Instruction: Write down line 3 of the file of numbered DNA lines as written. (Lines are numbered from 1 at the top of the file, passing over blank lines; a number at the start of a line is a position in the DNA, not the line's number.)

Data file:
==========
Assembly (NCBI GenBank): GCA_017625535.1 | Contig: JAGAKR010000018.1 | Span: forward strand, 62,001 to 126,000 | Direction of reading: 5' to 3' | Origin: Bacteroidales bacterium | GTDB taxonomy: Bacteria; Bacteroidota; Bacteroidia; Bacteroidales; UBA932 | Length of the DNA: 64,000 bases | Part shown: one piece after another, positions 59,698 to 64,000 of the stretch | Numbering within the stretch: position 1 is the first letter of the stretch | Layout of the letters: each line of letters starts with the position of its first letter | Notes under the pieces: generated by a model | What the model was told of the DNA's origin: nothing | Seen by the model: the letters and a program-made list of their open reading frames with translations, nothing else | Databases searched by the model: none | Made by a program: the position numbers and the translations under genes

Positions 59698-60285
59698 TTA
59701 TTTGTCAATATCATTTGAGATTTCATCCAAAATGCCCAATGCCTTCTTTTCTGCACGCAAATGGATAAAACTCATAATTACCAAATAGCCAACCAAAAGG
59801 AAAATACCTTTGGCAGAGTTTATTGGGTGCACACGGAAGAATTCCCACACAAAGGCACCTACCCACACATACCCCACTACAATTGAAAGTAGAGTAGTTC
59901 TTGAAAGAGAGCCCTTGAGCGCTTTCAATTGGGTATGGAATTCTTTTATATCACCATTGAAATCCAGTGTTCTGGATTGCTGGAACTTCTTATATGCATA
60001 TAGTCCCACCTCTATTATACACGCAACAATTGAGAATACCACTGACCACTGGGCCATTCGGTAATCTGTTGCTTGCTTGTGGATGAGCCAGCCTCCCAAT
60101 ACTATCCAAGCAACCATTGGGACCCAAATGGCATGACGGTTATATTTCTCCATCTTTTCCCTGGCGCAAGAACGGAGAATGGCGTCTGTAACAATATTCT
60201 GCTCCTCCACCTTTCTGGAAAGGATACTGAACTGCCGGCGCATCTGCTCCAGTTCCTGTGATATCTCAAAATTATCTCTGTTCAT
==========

59698 TTA